Grammar Guy

Revisiting the home name game

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I love being at home. It’s where I sleep. It’s where I write. Home is where I watch Netflix. It’s an amazing place. I would be content to stay at home all the time if it weren’t for the fact that my house isn’t also a coffee shop.

We have some interesting names for people where I live. In the state of Indiana, we’re referred to as “Hoosiers.” My home state, Oklahoma, calls its inhabitants “Okies” or “Oklahomans.” While I understand “Okie,” the “Hoosier” moniker is an ongoing mystery.

This got me wondering: is there a name for the nickname we apply to people from certain places? Of course there is! Demonyms are the words we use for groups of people from different places. We get the word “demonym” from the Greek words “demos” (people, citizens, tribespeople) and “nym” (name). I have written about demonyms before, but I learned about some new ones recently and simply had to tell you about them.

I grew up in Norman, Oklahoma, where its residents are called “Normanites.” Now I live in  Noblesville, Indiana, where I hope we are called “Noblesvillains,” but that can’t be right. People in New York are New Yorkers. Folks in Nebraska are Nebraskans. Yawn.

I’m more interested in funky demonyms (and, boy, there are plenty of them). For instance, people in Mexico City are called “Capitalinos,” as Mexico City is the capital of Mexico. Those living in Tangier, Morocco are proud “Tangerines.” You can’t make this stuff up.

I can’t pronounce the word for people from Utah without yawning; I can’t even type it. They’re called “Utahns,” which just reminds me of a yawn. Sorry for making you yawn — blame the Utahns. Crossing the U.S., residents of Arkansas are called “Arkensawyers,” although many will contend they are called “Arkansans.” For some reason all I imagine when I hear “Arkensawyer” is Tom Sawyer floating down the Mississippi in a boat big enough to fit two of every animal.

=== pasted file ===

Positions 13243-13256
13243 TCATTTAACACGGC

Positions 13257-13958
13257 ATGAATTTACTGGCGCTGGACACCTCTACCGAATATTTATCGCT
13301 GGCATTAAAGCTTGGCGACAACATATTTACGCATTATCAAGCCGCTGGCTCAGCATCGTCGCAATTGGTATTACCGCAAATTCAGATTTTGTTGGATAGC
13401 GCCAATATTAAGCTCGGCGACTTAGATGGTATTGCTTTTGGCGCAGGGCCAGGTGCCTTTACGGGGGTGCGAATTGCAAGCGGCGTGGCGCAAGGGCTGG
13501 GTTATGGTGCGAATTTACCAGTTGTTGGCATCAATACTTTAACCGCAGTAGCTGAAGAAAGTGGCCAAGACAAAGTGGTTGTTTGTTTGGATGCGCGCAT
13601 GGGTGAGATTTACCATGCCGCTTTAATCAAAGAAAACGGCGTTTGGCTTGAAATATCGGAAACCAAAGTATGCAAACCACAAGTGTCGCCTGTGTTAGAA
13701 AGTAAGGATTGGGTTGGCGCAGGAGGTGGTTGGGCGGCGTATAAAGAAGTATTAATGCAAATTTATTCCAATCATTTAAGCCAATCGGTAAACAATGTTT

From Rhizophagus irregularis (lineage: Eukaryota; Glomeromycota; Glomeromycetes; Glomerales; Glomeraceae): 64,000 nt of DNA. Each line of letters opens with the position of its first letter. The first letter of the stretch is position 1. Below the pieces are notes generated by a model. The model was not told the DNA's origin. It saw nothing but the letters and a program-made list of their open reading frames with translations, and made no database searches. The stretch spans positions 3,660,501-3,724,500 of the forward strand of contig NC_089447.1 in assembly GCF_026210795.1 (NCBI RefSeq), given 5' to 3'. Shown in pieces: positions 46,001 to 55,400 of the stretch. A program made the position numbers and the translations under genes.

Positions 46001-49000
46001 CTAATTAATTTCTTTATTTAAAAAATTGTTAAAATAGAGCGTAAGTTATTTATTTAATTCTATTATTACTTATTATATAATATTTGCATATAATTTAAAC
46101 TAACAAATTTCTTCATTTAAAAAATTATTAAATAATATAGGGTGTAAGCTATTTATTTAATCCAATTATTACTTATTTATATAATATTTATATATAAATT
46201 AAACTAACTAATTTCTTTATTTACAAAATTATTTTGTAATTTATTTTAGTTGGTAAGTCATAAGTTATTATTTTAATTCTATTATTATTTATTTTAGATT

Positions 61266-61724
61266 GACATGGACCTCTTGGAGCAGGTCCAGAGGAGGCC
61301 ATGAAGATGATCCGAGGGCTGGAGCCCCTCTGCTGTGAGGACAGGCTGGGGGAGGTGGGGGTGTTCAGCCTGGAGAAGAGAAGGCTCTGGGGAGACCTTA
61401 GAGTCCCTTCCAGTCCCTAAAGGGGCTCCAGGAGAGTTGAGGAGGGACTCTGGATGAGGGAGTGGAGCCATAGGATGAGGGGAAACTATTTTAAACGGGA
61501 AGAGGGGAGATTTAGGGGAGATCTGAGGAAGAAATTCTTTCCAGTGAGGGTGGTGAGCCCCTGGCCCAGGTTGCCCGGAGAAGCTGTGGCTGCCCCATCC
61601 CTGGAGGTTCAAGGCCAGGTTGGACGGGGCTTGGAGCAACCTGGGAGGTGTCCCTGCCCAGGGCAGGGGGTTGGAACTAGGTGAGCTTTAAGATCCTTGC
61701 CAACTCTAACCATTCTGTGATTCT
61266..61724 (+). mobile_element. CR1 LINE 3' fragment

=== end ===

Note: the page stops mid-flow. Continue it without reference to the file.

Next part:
The capital of my adopted home state, Indiana, is Indianapolis. What are people from Indy called? “Indianapolitans”? Indianapolisians”? “Indianapolites”? If I keep thinking about it, my head might explode.

If you’re from Amsterdam, you’re an Amsterdammer. If you hail from Hamburg, you’re a hamburger. Similarly, residents of Frankfurt are called Frankfurters. Those Germans get all the cool meat names.

So whether you’re a Honolulan, a Fort Wayner, an Oklahoma Cityan or a Providentian, I hope you take pride in the town or state from which you hail, and find solace in the place you call home.

 

Curtis Honeycutt is a syndicated humor columnist. He is the author of Good Grammar is the Life of the Party: Tips for a Wildly Successful Life. Find more at curtishoneycutt.com.

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